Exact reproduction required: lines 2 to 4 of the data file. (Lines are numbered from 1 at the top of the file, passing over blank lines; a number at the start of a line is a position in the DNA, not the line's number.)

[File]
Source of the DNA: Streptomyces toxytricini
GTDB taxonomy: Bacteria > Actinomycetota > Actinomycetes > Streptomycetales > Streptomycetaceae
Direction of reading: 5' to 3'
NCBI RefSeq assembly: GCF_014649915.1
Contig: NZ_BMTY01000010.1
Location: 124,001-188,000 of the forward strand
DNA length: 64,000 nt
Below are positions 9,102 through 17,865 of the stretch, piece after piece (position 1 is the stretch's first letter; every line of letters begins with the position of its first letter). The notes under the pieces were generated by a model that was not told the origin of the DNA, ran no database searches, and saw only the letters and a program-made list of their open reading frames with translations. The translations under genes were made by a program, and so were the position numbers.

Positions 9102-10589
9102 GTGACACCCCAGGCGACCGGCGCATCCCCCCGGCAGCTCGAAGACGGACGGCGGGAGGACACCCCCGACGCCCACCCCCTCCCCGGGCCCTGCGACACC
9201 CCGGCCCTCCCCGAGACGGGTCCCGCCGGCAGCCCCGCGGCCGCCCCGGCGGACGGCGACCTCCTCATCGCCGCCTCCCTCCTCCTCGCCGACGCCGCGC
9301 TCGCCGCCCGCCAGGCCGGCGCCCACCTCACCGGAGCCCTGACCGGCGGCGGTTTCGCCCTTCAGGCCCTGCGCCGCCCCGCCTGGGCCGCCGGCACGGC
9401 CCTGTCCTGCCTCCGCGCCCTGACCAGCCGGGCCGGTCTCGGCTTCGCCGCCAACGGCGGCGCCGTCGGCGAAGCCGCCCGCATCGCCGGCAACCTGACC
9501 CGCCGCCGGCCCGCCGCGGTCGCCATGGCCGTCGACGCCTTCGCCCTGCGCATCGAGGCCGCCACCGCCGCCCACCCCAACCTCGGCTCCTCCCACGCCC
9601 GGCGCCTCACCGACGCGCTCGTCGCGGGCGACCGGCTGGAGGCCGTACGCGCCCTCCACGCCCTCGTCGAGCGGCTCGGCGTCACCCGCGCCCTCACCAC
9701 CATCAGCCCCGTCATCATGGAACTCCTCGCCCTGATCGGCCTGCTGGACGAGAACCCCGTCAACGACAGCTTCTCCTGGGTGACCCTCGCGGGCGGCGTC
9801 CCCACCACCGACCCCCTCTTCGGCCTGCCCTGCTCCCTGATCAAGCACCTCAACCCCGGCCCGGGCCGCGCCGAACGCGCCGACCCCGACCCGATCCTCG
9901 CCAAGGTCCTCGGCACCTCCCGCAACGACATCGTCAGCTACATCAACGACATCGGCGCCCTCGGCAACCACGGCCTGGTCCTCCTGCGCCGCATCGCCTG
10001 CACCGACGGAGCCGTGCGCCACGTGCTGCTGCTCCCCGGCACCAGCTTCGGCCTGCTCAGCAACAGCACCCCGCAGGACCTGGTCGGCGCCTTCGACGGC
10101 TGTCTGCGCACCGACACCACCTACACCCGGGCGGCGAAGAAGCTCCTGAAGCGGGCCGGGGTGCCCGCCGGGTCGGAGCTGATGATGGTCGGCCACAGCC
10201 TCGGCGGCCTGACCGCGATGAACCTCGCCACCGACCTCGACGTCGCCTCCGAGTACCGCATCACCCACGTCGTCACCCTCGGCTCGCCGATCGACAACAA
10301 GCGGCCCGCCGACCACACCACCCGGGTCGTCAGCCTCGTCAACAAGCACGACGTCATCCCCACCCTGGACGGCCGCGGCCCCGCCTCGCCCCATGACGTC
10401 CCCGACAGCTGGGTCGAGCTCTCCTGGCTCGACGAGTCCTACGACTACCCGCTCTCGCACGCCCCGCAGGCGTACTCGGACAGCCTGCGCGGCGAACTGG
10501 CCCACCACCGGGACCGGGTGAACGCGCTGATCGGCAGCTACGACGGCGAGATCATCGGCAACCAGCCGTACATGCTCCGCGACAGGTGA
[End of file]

GTDB taxonomy: Bacteria > Actinomycetota > Actinomycetes > Streptomycetales > Streptomycetaceae
Direction of reading: 5' to 3'
NCBI RefSeq assembly: GCF_014649915.1